A number of complications might happen after an allogeneic transplant. Most of them can be prevented, managed, or treated.
Graft-versus-host disease (GVHD) can happen if white blood cells that have formed from the donor’s stem cells recognize the patient’s cells and tissues as foreign and attack them.
If a donor’s and a patient’s tissue types don’t completely match, there is a greater risk of GVHD. The disease may also be more severe if it does occur. Factors such as the age and gender of the patient and the donor and the intensity of the treatments that the patient has before transplantation also determine the risk of GVHD.
GVHD can be either acute or chronic. Acute GVHD occurs within a few weeks; chronic GVHD begins later and lasts longer. Symptoms of acute disease include skin rash and intestinal or abdominal pain. This is caused by an inflammation of the liver and the lining of the intestine. In people with GVHD, it may take more time for the immune system to rebuild itself.
Doctors may give drugs such as methotrexate (Rheumatrex®, Trexall®) or cyclosporine (Gengraf®, Neoral®, Sandimmune®) to prevent acute GVHD from occurring. Drugs called steroids may also be given to control GVHD.
Sometimes, the donor’s stem cells fail to grow and replace the patient’s blood cells after the transplant. This is called graft failure. The most common cause is that the patient’s immune system recognizes the donor’s cells as foreign and attacks them. This may happen if the chemotherapy and radiation given before the transplant were not able to fully shut down the patient’s immune system.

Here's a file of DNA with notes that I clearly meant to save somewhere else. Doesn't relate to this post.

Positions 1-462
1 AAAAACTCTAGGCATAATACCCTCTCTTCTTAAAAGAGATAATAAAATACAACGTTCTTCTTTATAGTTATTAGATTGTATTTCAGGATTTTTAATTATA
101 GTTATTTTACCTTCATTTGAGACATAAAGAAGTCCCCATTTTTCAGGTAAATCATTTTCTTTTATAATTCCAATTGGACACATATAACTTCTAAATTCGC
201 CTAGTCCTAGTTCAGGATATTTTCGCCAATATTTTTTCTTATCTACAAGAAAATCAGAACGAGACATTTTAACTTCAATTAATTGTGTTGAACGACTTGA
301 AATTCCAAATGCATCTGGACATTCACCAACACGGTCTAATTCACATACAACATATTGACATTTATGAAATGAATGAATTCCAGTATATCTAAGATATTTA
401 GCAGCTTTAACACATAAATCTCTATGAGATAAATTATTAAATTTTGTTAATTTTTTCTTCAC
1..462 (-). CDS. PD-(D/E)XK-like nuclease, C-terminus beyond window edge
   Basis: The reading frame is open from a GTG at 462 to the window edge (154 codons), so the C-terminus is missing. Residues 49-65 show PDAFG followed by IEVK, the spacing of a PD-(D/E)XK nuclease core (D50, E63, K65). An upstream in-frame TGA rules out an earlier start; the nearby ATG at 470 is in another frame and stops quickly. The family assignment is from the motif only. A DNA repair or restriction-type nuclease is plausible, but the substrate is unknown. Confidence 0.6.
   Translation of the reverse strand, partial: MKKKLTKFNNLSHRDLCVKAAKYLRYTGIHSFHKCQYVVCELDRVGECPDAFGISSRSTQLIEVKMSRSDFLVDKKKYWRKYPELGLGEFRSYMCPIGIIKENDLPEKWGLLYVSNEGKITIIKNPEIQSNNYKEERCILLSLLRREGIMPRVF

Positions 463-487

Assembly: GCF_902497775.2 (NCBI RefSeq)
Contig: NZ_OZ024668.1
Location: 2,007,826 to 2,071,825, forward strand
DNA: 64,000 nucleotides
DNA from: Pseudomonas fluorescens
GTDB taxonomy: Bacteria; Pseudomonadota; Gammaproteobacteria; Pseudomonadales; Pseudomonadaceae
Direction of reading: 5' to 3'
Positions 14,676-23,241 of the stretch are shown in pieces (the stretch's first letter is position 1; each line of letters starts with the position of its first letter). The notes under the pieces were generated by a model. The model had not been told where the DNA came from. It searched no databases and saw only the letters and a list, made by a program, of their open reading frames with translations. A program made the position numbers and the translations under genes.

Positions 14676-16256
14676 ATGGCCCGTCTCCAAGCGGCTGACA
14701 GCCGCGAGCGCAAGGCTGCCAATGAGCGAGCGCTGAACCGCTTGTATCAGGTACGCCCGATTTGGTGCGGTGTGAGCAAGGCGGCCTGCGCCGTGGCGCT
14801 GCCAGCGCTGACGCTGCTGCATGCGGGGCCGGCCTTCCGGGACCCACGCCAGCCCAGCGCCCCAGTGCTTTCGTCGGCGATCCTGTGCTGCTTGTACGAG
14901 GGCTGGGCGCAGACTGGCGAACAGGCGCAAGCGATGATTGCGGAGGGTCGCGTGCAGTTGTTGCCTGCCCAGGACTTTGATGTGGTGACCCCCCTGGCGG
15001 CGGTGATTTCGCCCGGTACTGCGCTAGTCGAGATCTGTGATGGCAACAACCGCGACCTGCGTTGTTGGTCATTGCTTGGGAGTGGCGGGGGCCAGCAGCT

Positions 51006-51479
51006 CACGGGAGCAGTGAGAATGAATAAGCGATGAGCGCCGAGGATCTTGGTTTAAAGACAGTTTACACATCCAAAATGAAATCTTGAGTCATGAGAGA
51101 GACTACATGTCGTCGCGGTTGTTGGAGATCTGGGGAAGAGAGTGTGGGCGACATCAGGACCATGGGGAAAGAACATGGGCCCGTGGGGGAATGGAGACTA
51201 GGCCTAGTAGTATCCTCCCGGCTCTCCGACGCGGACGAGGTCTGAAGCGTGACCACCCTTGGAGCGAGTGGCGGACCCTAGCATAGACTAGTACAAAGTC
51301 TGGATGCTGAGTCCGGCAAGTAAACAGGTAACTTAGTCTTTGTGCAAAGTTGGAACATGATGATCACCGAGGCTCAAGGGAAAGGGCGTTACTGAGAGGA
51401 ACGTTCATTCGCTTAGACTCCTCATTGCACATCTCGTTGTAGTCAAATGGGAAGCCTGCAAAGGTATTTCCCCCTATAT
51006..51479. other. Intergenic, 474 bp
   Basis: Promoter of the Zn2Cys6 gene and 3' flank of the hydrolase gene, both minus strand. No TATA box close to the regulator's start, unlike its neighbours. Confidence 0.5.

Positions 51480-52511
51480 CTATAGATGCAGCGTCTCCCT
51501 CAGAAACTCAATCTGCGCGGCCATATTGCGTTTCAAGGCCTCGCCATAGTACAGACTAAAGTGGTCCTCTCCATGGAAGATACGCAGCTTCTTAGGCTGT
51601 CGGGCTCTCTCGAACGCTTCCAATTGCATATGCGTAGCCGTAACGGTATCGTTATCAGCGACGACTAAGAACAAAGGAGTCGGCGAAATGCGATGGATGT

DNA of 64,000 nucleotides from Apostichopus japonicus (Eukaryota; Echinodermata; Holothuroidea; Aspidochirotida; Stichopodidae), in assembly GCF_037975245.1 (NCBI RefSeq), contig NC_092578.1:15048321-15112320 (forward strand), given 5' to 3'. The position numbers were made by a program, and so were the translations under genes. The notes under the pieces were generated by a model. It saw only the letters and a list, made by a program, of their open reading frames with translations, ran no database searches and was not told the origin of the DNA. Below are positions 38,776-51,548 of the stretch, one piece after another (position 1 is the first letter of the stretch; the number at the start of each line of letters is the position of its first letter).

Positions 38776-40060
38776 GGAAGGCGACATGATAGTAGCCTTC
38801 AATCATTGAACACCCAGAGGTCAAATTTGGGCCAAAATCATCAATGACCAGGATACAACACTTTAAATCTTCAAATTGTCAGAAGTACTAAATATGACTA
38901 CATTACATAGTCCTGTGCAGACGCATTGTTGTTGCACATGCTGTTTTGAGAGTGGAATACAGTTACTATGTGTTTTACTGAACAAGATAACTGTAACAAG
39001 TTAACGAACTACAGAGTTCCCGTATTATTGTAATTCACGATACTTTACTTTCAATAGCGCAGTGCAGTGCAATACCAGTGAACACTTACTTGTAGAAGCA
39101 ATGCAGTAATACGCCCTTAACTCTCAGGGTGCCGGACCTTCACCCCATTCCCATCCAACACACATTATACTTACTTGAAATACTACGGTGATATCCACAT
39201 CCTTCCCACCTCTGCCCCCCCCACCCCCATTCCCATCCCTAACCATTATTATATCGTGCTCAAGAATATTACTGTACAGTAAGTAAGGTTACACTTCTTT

Graft failure can also be caused by infections with certain viruses. Better ways to prevent, find, and treat these infections are reducing graft failure caused by viral infections.
The risk of graft failure generally lasts about two to four weeks after the transplant. It can occasionally happen later on. If there is a graft failure, doctors may recommend transplanting more donor stem cells, if they are available.
Complications of High-Dose Therapy
People who get high doses of chemotherapy or radiation therapy may have short-term or long-term complications. These can include infections, bleeding, and anemia. Complications come up during the time before a patient’s blood cell production returns to normal. Organ problems can also happen after a transplant. There are treatments for these side effects that help many people.
Another possible complication is mucositis. In this condition, the cells that line the mouth and intestinal tract are destroyed by the high-dose chemotherapy or radiation therapy given before the transplant. Symptoms include mouth pain and ulcers, abdominal pain, diarrhea, and infections. Mucositis may not last as long in some people who take a new drug called recombinant human keratinocyte growth factor (rHuKGF).
For some people, there is a chance that their cancer can come back after a stem cell transplant. This is a particular risk if the disease was in an advanced stage or had already come back at the time of the transplant. Cancer can return if the chemotherapy and radiation given before the transplant did not get rid of all the cancer cells.
At Memorial Sloan Kettering, our team of doctors closely follows people who have had a transplant. We watch for any signs of the disease coming back. If the cancer does return, we will change the treatment strategy.
In rare instances, people who have had a transplant may get a secondary cancer such as leukemia or a myelodysplastic syndrome. This may be caused by the treatments they were given before their transplant.